Friday, August 5, 2016

URSP Student Highlights: Gillard Groom

I am writing a program that will make it easier for composers to use non-Western or completely new invented scales in their compositions.  This is based mainly on the process of approximating logarithmic functions using continued fractions, or, more specifically, the convergents of the continued fractions.  This summer was spent mostly coming up with various algorithms as I balanced working on my project and my other responsibilities.
 I happened upon my topic while I was researching a relatively routine project.  I was to create a musical piece in the style of Wendy Carlos’s Switched on Bach, an album that changed how electronic music was received by mainstream audiences.  However, while reading through Carlos’s essays, it became apparent that she had done much more research into alternative tunings after Switched on Bach.  In fact, one particular article, “Tuning at the Crossroads,” changed what had begun as a regular project into a passion that would take years to realize.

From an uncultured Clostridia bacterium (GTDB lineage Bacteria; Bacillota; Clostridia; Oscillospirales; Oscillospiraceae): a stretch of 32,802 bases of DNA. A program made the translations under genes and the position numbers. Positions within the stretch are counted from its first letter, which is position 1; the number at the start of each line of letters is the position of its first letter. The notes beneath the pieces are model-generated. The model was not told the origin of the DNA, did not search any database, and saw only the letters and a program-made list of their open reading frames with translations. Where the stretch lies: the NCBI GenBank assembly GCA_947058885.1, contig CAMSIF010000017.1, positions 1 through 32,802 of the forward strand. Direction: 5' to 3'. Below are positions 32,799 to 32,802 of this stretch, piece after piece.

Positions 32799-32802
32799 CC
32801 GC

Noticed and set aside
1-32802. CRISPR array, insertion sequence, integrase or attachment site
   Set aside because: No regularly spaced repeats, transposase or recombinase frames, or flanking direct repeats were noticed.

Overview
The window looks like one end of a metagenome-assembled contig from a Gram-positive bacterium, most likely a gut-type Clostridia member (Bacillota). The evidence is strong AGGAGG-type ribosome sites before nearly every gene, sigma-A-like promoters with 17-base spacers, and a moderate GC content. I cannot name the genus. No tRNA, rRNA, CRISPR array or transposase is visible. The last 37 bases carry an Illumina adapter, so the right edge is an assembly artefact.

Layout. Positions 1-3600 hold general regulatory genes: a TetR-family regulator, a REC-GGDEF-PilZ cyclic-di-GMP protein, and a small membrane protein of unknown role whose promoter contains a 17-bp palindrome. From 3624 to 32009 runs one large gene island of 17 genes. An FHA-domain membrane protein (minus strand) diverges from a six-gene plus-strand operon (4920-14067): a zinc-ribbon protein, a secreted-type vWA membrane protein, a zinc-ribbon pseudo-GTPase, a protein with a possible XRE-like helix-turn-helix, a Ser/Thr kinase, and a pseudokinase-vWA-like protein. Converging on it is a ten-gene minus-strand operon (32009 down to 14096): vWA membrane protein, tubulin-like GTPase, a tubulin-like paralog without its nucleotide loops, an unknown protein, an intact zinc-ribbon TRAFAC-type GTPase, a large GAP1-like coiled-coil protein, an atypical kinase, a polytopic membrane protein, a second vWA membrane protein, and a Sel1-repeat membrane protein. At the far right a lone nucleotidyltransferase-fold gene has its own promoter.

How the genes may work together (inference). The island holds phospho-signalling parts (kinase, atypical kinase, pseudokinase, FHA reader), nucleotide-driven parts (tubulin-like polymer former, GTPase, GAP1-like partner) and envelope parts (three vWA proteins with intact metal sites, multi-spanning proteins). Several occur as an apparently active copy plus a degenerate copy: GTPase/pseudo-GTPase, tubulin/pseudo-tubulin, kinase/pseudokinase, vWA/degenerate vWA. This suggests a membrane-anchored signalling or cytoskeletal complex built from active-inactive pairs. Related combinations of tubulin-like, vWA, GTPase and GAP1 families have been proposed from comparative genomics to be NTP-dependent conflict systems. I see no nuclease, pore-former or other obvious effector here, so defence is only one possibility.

My research into microtonality and non-Western tunings inspires me not only when I am discovering music but as I compose as well.  There are many sounds, textures, and musical ideas that are not easily realized in Western music, and my research is aimed at tackling this compositional difficulty.  The thing that makes the research interesting is the fractal nature of it; it seems that the more I dig into a topic, the more complex it gets.  That can be frustrating at times when I am trying to reach a goal; falling down a researcher’s rabbit hole is not helpful.  However, more often than not, the twists and new information is fascinating.